Today’s post was written by Matt Dewey, clinical assistant professor in communication studies at LMU’s College of Communication and Fine Arts.
In spring 2021, students in professor Matt Dewey’s “Citizen Media” course, a new interdisciplinary course shared between the Department of Communication Studies and the Journalism program, looked at issues of media access and participation in the production of information by non-professionals and activists. To think about ways people can use accessible technology to create place-based news and information, students experimented with a free mobile augmented reality app, Artivive, and created hyper-local media texts that could be engaged “in place,” at the particular locations the media texts reference.
“Citizen Journalism in Place” is a cross-section of efforts by students to think about how and where we engage news and information. In the production of each project, students considered a local social issue of concern, who the community was, the physical location where the poster could be engaged, and the technological and aesthetic affordances of images and video. The combination of images and text in the poster, with the moving images and audio of the video, creates a unique multimedia experience that provides for different types of engagement more aligned with how we consume media today.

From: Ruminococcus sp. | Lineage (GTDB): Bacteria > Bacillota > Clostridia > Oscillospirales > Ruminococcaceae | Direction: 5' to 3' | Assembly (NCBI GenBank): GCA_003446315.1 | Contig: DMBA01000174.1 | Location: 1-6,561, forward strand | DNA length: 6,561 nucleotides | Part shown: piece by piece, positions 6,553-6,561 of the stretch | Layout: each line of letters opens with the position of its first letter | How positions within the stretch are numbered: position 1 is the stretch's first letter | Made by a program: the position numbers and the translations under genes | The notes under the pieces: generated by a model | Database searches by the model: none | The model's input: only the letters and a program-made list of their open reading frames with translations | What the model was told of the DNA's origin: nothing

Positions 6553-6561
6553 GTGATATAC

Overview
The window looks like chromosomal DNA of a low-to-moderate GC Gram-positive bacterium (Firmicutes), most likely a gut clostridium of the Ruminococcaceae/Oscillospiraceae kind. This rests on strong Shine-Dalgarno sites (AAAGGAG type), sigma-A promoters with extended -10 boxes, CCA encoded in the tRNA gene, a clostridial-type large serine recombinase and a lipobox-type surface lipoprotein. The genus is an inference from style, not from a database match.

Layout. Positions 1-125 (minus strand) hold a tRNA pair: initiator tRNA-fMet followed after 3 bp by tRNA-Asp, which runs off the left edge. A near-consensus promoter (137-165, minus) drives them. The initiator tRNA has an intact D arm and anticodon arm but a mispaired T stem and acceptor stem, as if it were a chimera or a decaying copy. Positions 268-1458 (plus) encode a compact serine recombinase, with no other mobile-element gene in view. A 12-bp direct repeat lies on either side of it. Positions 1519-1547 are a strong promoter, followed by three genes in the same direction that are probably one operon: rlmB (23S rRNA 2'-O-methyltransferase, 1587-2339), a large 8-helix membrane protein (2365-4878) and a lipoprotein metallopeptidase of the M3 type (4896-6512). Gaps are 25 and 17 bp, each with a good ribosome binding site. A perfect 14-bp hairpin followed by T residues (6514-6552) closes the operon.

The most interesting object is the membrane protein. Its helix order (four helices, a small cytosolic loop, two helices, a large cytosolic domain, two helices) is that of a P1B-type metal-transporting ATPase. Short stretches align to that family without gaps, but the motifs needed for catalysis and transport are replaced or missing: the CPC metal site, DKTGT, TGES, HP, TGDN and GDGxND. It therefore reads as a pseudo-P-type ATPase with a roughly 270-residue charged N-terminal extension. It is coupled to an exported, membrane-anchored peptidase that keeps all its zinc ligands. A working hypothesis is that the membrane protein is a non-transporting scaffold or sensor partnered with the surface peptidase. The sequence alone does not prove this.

While ideally viewed in a community setting, this exhibit tries to mimic how the public would come across and engage the posters by placing them in different areas of the William H. Hannon Library. Rather than going to the exhibition on a wall, the exhibition becomes part of the experience and landscape of the study spaces and seating areas occupied regularly by library visitors. Each display contains a poster image with instructions on how to access the augmented reality experience through a mobile device.
A special thanks to Daniella Cornejo, Catherine Kennedy, Daelyn Newman, Accalia Rositani, and Lindsey Woods for contributing their exceptional work to the exhibition.
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